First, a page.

Crime and courts reporter, columnist, and 15-year “What’s My Line” panelist Dorothy Kilgallen died on November 8, 1965. I remember when it happened because I watched “What’s My Line” in those days and thought that there was something odd about her death. I liked her because she was very good at figuring out contestants’ occupations on the show and, in a media world dominated by men, she was one of the best reporters in the business (Hemingway was among those who thought so).
Mark Shaw has written two books about her, The Reporter Who Knew too Much and Denial of Justice in which he clearly believes she was murdered, and lays out as much evidence as he can find to support that theory. While her death was generally presumed to be an accidental overdose of sleeping pills combined with alcohol, two of the drugs in her system, and in the residue of one of two glasses on her nightstand, weren’t drugs prescribed for her and that she was never known to take.
There was never a formal police investigation even though the circumstances surrounding her death were odd and should have raised multiple red flags. Shaw wants the case to be re-opened, but that seems unlikely since most of the witnesses are gone and the crime scene in her home is gone. By the time I finished reading Shaw’s books (“Denial” is largely a rehash of The Reporter Show Knew Too Much) all I had was a long list of suspects.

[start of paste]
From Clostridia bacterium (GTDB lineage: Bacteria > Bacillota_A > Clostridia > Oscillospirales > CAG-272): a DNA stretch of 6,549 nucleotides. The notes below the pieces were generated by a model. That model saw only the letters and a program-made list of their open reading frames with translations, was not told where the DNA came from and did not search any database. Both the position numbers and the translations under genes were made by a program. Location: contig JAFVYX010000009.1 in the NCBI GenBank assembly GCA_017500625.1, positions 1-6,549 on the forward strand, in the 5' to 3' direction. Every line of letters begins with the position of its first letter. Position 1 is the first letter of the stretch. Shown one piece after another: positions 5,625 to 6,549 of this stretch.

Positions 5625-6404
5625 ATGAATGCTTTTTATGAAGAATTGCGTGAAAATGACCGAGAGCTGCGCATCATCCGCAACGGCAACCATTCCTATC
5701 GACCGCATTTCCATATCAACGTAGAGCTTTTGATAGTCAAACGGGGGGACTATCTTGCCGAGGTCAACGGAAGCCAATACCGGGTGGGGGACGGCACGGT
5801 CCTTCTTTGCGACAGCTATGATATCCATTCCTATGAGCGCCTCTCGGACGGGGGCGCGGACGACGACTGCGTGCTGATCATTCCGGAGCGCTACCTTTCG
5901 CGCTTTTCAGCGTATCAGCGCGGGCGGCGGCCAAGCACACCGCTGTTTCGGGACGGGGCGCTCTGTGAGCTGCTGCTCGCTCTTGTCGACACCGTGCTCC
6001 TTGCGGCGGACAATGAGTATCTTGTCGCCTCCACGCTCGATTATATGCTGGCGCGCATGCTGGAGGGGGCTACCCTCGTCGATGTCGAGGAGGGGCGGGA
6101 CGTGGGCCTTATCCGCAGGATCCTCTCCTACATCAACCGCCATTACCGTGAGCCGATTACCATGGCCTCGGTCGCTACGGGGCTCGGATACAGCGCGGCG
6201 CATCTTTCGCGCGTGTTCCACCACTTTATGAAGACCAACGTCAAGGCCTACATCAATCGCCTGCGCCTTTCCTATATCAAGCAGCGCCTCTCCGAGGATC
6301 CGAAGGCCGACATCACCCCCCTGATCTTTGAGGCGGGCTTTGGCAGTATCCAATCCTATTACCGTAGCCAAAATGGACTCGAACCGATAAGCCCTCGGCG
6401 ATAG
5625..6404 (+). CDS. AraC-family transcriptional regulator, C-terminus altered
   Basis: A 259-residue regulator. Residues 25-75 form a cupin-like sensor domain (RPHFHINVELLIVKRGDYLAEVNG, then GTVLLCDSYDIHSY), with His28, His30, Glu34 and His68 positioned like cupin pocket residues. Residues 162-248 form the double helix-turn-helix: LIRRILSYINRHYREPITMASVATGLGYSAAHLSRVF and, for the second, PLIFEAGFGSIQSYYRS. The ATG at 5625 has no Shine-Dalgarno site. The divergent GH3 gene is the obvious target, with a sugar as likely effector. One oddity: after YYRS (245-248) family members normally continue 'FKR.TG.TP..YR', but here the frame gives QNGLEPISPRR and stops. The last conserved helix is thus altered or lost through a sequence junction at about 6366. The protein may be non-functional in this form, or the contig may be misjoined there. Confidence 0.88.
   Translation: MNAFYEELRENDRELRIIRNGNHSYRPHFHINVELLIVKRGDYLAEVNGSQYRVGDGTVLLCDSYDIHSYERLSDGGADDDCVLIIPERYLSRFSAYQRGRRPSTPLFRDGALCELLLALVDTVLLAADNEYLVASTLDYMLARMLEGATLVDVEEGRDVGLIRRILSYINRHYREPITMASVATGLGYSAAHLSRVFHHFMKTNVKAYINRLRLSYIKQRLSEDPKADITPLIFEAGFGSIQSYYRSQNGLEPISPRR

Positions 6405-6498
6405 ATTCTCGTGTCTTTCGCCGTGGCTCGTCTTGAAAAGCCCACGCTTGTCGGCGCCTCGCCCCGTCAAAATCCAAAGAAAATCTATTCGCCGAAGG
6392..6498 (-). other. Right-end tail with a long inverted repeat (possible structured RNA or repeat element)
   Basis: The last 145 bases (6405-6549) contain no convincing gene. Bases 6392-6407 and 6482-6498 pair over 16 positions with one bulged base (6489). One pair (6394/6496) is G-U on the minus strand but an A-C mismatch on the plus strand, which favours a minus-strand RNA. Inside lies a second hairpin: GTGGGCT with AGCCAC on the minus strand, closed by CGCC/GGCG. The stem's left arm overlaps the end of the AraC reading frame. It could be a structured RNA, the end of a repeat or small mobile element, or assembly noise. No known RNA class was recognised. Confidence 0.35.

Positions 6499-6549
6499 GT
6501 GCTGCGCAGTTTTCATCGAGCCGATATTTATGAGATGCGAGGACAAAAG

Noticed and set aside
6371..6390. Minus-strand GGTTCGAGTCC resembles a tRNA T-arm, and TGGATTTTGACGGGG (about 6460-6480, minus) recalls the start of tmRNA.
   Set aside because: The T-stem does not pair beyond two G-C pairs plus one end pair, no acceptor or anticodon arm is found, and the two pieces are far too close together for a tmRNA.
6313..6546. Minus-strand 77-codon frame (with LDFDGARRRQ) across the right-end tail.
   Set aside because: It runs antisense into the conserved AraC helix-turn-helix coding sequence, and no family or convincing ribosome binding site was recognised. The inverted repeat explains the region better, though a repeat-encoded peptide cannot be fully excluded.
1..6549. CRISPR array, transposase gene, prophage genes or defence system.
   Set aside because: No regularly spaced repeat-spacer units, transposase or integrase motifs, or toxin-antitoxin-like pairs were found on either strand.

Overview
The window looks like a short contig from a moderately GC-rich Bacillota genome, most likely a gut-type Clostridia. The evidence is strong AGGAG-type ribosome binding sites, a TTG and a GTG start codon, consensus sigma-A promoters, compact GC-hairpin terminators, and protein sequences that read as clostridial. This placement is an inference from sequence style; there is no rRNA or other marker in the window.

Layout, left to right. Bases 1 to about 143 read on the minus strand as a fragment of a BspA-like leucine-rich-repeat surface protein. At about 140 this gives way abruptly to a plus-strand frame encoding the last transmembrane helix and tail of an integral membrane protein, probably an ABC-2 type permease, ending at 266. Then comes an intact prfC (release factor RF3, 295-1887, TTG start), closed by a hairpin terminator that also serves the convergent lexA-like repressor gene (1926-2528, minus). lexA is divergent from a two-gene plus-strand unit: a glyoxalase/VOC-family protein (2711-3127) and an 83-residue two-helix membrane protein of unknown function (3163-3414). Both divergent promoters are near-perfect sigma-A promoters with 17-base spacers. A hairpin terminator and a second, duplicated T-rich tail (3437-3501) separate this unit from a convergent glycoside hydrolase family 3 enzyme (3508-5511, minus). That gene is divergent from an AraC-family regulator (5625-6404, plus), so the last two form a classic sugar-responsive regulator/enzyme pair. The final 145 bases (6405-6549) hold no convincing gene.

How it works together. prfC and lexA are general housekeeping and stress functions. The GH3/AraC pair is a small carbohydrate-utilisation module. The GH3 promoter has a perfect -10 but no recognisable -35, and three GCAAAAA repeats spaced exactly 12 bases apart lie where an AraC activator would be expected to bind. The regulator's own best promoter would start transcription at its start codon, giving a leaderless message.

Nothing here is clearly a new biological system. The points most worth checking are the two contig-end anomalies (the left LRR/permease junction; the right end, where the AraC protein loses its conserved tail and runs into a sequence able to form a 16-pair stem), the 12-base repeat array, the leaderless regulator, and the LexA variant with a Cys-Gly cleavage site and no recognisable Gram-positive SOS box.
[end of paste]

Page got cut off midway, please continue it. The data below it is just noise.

Suspects include: Her husband (they led separate lives), Frank Sinatra (long-time feud), FBI/CIA (to stop her JFK/Ruby/Oswald investigation that might uncover secrets the government didn’t want to be known), organized crime (that might have been complicit in the JFK assassination). Certainly, her husband had the easiest opportunity while those who think, as Kilgallen did) that there was something fishy about JFK’s death and the government’s handling of it, will suspect, possibly, the CIA.
Shaw has done a lot of research (click on his name above for more info), but the books are not really organized well (my opinion), so when one finishes them there’s a great sense of frustration, mainly at how badly the police and the medical examiner handled things in 1965 and partly because Kilgallen’s family hasn’t been as supportive of Shaw’s efforts as one might hope.
The books raise more questions than answers, but certainly provide a lot of information about the probable answers to those questions. We may never know, and it’s quite possible that people are around who want to make sure we never know.
Publisher: Thomas-Jacob Publishing